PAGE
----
+ Is the character rich or well-to-do, although she/he doesn't work? [1 points] Although Eva is a child and therefore, not expected to work, her father is "the son of a wealthy planter" (160) and lives in "an ancient mansion" (171).

+ Is the character heir to a large fortune? [1 points] + The sole heir? [1 points] Eva is St. Clare's only child and although not explicitly stated, one can assume she is his sole heir.

+ Does the character have angst in the present? [1 point] Among many examples of painful empathy for slaves, upon hearing about Old Prue, "She grew pale, and a deep, earnest shadow passed over her eyes." She "sighed heavily" because "these things stick into my heart" (230).

+ Does the character collect things you consider intellectual or cultured? [1 point] Harriet Beecher Stowe describes all of Eva's surroundings lovingly as having a beauty and sophistication not normally associated with children. In Eva's bedroom, there is "curtains of rose-colored and white muslin," matting from Paris (298), "graceful bamboo lounges," a "Parian vase," and "two or three exquisite paintings" (299).

+ Does the character have any particular area of study/information/etc. in which she/he is the most knowledgeable or among the most knowledgeable? [2 points] + And is she/he widely known for having this knowledge? [2 points] Eva's devotion and knowledge of the Bible is well known and even Tom, the second Christ figure, defers to Eva. Eva says she has seen "the glories" and the "spirits bright" and Tom "had no doubt at all" (274). In fact, "If Eva had told him she had been to heaven, he would have thought it entirely probable" (275). She is "such a reader of the Bible as Tom had never before heard" (273)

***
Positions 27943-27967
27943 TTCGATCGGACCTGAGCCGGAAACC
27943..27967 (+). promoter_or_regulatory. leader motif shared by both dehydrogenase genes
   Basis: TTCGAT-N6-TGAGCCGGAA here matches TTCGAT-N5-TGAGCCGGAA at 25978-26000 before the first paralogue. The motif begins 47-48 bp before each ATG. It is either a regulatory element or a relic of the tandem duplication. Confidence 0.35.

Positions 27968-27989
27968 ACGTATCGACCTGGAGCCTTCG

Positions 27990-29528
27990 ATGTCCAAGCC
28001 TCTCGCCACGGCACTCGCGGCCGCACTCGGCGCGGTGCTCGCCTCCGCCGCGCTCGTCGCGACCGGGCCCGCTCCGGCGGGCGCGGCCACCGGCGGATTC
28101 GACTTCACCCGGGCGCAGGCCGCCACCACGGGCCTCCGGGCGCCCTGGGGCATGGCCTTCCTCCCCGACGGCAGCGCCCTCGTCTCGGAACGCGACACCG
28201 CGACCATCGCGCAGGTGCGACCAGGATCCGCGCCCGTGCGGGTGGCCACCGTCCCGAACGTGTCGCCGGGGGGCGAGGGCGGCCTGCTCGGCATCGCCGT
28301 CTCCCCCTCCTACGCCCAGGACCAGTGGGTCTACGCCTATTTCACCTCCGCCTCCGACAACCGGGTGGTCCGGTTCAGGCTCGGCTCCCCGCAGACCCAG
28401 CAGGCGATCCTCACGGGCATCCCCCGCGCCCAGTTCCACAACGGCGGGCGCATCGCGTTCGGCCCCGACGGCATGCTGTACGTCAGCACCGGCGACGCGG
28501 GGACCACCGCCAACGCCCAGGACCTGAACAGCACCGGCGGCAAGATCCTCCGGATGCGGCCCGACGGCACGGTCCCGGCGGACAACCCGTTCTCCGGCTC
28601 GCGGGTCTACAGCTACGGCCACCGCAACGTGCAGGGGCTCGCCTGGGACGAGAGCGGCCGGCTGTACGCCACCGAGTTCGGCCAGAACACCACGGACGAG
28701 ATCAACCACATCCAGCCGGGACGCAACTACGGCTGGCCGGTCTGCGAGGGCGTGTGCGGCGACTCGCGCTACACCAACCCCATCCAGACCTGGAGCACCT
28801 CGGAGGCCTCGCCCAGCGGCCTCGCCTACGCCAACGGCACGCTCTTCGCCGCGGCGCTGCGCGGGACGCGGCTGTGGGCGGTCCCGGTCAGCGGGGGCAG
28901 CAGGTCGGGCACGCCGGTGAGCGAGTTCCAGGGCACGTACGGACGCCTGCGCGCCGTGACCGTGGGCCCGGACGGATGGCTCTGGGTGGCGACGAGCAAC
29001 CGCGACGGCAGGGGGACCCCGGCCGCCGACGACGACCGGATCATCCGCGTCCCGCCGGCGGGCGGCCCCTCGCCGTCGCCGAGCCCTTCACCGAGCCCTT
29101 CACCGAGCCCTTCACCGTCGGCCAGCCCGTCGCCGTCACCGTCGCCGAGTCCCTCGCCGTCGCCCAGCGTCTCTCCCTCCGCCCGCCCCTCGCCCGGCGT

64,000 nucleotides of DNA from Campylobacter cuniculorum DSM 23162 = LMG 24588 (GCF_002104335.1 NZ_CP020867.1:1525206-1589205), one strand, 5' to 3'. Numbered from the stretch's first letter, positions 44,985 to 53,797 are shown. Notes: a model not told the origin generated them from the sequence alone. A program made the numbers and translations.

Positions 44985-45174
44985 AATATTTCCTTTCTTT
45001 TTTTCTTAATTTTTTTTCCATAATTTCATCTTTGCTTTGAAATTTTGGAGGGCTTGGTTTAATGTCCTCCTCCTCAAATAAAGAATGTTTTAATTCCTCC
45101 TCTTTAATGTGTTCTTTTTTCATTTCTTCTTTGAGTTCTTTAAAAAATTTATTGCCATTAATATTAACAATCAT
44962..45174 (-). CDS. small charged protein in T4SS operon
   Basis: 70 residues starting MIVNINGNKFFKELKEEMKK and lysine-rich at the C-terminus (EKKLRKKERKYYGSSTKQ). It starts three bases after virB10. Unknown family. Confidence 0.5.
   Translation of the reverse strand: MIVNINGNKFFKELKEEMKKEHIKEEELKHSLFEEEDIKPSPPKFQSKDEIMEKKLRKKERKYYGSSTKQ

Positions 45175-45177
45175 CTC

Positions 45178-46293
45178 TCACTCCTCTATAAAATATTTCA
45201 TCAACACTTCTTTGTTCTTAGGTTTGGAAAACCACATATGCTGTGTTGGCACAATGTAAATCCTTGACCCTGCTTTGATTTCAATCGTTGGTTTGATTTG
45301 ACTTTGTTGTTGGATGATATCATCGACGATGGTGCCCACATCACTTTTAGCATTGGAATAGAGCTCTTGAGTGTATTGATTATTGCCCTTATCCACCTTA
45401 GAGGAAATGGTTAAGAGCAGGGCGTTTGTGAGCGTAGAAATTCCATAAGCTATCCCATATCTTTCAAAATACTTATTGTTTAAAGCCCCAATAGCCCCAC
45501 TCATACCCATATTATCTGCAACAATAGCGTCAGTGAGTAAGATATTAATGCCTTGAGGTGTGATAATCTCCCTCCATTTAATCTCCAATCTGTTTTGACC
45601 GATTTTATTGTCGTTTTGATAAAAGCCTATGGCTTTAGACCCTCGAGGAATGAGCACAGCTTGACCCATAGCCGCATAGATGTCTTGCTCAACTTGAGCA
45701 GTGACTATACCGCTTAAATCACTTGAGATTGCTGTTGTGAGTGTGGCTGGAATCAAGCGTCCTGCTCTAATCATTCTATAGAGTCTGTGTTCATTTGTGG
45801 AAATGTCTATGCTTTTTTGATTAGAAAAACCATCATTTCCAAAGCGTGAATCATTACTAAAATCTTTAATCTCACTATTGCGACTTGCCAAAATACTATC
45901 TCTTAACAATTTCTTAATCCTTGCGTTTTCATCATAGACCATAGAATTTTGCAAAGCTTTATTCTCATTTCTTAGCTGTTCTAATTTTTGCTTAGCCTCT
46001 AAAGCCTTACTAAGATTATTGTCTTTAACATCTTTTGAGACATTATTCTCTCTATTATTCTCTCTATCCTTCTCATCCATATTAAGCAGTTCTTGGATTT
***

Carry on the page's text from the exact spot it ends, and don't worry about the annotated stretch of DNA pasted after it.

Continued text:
+ Does the character have the same religious or spiritual beliefs as you? [2 points] Eva appears to subscribe to the same Christian beliefs as Stowe, though specific denominations are not mentioned.

+ Has everyone significant heard of the character? [2 points] While it is debatable as to which characters are significant, St. Clare, Marie, Miss Ophelia, Tom, Topsy, and Mammy are all acquainted with Eva.

+ Do all of the important characters end up liking/respecting/fearing her/him? [3 points] + Did they all like/respect/fear her/him from the beginning? [1 point] Every character acquainted with Eva instantly cherishes her. No character dislikes Eva.

+ Does the character reform a villainous character? [3 points] + And does the villain become evil again after the character dies or leaves, but retain some last vestige of goodness from his/her interaction with the character? [2 points] Eva's relationship with Topsy is her greatest reformation in the novel. Stowe describes how "the sweet tone and manner strangely on the wild, rude heart" (259). Upon Eva's death, Topsy pleads that she is trying to be good (305) and later, Miss Ophelia claims she "has improved greatly" (324). Questions taken from "The Original Fiction Mary-Sue Litmus Test"

The character of Eva ends with a score of forty-three points, qualifying her as a Mary Sue according to the test. Other debatable questions are if Eva dies or suffers punishment for a crime she did not commit and if her "empathy" or "prophecy" qualify as "special powers," or if her glimpses into heaven qualify as "Transdimensional travel or communication." It probably would have surprised Stowe to see her characters traits reappear in modern fanfiction. Eva is undoubtedly a Mary Sue character in the Harriet Beecher Stowe's fanfiction version of the Bible but it does not devalue her. There is a pervading opinion that Mary Sues are not legitimate characters in literature because they are not realistic. However, most fanfiction writers agree that Mary Sues can be improved by adding human flaws and have the potential to be legitimate moral leaders if they are freed from perfection.

I hope you enjoyed my paper. I know there's plenty more to be said and I know a lot of people at Bryn Mawr are knowledgable about fanfiction, so any comments or suggestions would be welcomed. Thanks!